Upon my first visit in 1936 to those remote Outer Isles, I had found the usual British diet—boiled mutton, boiled potatoes, and sometimes boiled onions. No green vegetables, and masses of that ghastly store bread, hampers of which were arriving by the tri-weekly boat from the mainland. I decided to set up a garden competition among the school children there and spent in the beginning one pound on the seeds for the seven schools . . . and gave a pound to each school as prizes. The Scottish press got hold of this and . . . a clipping was sent to the President, Mrs. Eliot Tuckerman, of the International Garden Club of New York, who asked permission to aid the plan by having the Club send a medal the following year to the first prize winner of each of the schools and a cup to be competed for by the seven schools, the one winning this three times to retain the trophy.
Students ages 12 and above were invited to plant 14-square-foot vegetable gardens on the “best ground which can be spared on the croft [farm or field] as regards soil and position . . . well drained, sunny, and protected from the full force of the wind. It should also be protected by fences or wire-netting from cattle, dogs and hens, and there should be no danger of the sea coming in at an exceptionally high tide.” Composting was strongly encouraged, and fertilizers were made from chicken, cow, horse, and sheep manure along with seaweed. No commercial products were allowed. With funds from Mrs. Macneil and the IGC, seeds were purchased from local suppliers or sent from New York by boat.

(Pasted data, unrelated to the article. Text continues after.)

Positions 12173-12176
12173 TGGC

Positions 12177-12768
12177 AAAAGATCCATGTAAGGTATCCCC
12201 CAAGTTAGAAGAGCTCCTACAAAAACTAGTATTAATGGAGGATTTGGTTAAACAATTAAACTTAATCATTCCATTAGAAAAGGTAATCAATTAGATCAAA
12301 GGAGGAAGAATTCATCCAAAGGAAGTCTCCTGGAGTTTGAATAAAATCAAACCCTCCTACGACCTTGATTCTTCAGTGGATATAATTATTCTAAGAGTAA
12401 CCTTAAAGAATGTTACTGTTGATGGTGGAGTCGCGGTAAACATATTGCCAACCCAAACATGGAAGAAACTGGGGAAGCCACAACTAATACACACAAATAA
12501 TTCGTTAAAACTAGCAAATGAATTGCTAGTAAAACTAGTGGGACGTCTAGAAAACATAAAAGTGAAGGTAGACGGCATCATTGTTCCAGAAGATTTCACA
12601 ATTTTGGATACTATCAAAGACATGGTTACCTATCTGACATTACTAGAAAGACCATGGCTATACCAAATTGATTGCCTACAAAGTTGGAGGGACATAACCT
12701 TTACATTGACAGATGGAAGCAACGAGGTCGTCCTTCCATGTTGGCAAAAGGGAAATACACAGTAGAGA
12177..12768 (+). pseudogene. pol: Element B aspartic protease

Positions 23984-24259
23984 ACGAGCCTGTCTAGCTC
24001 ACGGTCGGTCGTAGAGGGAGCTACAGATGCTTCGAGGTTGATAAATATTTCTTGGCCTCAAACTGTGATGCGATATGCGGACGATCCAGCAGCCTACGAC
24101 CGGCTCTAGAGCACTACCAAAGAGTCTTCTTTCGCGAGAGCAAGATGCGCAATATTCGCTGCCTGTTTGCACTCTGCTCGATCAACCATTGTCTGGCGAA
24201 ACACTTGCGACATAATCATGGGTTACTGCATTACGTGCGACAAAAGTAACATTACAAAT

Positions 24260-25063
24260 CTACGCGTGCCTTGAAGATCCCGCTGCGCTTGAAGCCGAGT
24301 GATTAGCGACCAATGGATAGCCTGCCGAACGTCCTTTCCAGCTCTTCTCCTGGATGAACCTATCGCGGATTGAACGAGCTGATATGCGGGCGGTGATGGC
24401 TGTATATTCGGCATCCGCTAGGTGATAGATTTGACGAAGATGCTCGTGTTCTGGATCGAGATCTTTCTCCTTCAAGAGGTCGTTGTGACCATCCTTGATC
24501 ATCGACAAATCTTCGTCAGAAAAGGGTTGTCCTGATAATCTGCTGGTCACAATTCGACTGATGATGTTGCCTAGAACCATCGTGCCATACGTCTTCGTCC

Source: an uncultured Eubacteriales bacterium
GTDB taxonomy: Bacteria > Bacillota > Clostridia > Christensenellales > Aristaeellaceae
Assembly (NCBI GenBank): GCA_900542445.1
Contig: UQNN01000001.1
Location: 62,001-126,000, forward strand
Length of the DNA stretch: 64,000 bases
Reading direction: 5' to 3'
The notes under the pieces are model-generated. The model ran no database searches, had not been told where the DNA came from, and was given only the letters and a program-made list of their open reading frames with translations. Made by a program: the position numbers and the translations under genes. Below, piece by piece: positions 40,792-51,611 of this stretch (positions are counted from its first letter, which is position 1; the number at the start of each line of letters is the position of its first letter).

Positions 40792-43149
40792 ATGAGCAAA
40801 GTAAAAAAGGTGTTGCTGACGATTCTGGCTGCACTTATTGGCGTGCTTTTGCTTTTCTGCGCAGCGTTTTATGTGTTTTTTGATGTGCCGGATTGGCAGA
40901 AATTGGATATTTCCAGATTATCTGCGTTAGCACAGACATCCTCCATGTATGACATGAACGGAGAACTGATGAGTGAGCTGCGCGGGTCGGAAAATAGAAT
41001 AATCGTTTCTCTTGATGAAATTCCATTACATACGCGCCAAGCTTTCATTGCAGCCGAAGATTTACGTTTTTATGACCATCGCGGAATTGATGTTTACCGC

This year the number of gardens was doubled, between forty and fifty having been started. Of these, only one or two had been neglected; a few had been destroyed by cattle raids, and one by the sea . . . The vegetables included potatoes, turnips, carrots, cabbages, Brussels sprouts, cauliflower, beetroot, leeks, lettuce, and parsley. . . . Some of the mothers, however, admitted that beetroot was not popular in the household and others that they did not know what to do with the Brussels sprouts. F. Marian McNeill, “The Cottage Garden: A Hebridean Experiment,” The Scotsman, September 26, 1938